Diminishing Depths

In the heart of Earth’s veins,
the reservoirs lie –
guardians of water
keeping watch
in the heat of the day
and the cool of the night.
As the world swells
with our needs,
these watered vaults
begin to sigh and weep,
their liquid wealth
draining from the ground
like sand
through the fingers of time.
In the glare of the sun
we watched the waters
fail to rise,
swelling numbers
simply scoring the
emptiness within.
Their sunken shelves
searching for meaning
on our ever-thirsty,
future shores.

An empty Lindley Wood Reservoir located in the Washburn valley north of Otley in Yorkshire, England (Image Credit: Tom Blackwell, via Flickr).

This poem is inspired by recent research, which has found that global reservoirs are becoming emptier.

Surface water reservoirs serve as crucial repositories for the world’s water supply. As the global population continues to expand and the climate undergoes significant changes, the reliance on these reservoirs intensifies. However, a comprehensive understanding of the quantity of water stored within these reservoirs on a global scale remains elusive. This lack of knowledge presents a significant challenge, as it is imperative to accurately gauge our water resources to effectively strategize for future demands and ensure the sustainable use of this vital resource.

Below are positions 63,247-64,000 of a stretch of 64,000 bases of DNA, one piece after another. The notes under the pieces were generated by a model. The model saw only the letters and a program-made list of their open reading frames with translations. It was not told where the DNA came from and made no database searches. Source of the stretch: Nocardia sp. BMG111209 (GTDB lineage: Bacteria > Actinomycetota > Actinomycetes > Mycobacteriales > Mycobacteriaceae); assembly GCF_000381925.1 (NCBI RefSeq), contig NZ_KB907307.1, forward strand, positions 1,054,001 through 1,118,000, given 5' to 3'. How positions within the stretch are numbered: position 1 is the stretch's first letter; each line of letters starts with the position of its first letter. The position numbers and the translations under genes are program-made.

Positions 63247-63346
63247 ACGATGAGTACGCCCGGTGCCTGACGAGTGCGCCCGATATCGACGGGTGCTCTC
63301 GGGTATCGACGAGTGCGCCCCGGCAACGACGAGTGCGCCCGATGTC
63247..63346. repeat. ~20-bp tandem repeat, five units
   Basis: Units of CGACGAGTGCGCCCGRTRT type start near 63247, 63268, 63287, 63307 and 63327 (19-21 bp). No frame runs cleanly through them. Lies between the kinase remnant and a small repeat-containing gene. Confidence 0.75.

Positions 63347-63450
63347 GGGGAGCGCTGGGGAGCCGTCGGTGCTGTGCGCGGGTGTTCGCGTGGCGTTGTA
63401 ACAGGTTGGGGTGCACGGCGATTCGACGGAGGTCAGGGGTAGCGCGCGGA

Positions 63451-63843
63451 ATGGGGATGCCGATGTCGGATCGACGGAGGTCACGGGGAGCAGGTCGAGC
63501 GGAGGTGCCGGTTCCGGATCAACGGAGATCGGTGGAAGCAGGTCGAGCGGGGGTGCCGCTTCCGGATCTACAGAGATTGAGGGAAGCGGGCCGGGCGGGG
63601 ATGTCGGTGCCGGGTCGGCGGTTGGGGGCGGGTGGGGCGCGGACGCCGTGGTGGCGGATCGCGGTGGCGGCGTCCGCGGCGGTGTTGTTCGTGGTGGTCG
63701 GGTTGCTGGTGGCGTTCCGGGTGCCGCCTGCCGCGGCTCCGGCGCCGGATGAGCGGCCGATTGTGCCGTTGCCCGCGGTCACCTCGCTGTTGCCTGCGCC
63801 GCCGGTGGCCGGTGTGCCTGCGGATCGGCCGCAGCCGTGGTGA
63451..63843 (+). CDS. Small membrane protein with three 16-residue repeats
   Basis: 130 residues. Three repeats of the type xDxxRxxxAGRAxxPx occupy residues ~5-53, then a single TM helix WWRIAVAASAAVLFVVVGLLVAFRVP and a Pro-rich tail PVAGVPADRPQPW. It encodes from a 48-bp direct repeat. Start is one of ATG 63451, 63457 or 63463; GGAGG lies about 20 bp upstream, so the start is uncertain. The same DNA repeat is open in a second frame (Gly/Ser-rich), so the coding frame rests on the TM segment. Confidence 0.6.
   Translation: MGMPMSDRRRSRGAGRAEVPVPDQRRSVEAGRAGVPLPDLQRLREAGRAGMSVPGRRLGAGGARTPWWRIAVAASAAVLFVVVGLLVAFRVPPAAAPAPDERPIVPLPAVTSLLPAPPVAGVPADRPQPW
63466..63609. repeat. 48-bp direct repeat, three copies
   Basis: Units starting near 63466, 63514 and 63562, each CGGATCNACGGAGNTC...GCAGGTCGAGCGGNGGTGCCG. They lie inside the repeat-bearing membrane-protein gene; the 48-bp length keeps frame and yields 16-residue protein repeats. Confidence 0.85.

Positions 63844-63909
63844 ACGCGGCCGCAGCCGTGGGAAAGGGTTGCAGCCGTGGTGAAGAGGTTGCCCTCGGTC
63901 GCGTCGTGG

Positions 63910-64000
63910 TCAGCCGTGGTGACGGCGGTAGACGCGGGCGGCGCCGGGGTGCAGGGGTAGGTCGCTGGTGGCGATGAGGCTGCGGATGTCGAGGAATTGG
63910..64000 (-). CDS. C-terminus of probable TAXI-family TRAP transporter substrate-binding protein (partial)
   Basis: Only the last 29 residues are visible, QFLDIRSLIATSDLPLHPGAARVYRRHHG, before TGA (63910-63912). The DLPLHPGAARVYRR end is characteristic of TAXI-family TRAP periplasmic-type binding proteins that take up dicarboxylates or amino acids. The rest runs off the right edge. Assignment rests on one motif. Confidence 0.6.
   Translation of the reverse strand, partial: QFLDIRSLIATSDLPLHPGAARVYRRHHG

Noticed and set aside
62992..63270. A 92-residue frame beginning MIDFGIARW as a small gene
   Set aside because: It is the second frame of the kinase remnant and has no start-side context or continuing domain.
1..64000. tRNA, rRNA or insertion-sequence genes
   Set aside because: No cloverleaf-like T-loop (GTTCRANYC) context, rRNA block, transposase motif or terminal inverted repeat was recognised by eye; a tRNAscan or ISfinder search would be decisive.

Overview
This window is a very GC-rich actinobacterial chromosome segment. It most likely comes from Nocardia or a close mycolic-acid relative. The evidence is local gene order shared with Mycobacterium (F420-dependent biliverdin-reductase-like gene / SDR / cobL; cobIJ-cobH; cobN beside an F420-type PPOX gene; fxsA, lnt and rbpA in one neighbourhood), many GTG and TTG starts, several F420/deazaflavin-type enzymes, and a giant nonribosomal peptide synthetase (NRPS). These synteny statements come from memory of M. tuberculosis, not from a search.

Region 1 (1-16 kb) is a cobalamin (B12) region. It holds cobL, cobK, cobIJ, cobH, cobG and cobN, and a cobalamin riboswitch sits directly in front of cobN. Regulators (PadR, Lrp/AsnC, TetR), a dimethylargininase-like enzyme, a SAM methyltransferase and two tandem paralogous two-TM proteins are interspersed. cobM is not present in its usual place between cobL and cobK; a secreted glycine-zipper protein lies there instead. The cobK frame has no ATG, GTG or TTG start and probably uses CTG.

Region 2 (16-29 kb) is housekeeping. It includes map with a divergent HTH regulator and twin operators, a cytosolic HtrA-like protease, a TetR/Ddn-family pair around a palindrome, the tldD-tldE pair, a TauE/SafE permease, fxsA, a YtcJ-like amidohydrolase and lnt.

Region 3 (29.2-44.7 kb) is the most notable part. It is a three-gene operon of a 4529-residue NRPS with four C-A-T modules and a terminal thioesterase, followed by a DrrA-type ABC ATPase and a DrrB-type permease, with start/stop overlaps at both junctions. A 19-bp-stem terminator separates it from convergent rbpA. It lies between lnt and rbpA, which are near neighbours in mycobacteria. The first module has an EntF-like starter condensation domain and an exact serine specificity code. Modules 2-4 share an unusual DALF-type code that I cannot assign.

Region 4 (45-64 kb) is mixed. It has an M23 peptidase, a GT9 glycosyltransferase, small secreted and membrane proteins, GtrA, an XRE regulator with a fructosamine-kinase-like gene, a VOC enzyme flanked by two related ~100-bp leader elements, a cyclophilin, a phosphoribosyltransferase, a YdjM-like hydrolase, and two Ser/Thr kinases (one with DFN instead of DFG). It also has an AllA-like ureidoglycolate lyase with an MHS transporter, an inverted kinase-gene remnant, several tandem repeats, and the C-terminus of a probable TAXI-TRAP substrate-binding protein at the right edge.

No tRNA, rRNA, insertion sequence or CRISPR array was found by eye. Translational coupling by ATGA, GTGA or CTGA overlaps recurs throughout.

Using satellite data, researchers in this new study have tracked changes in water storage in over 7,000 reservoirs worldwide from 1999 to 2018. They found that while the total amount of water stored has increased, mainly due to the building of new dams, the proportion of each reservoir’s capacity that is filled with water has decreased slightly. This decrease is more noticeable in the southern hemisphere, while the northern hemisphere has seen a slight increase. This suggests that simply building more reservoirs may not be a sustainable solution to meet our growing water needs, especially as climate change is expected to reduce the amount of water flowing into these reservoirs. This research serves as a significant alert, underscoring the imperative for the development and implementation of more sophisticated and effective water management strategies for the future.

1 thought on “Diminishing Depths”

  1. By far some of my favorite scientific poetic imagery in this one and a moody bit sensual with a hint of sad longing. Bravo


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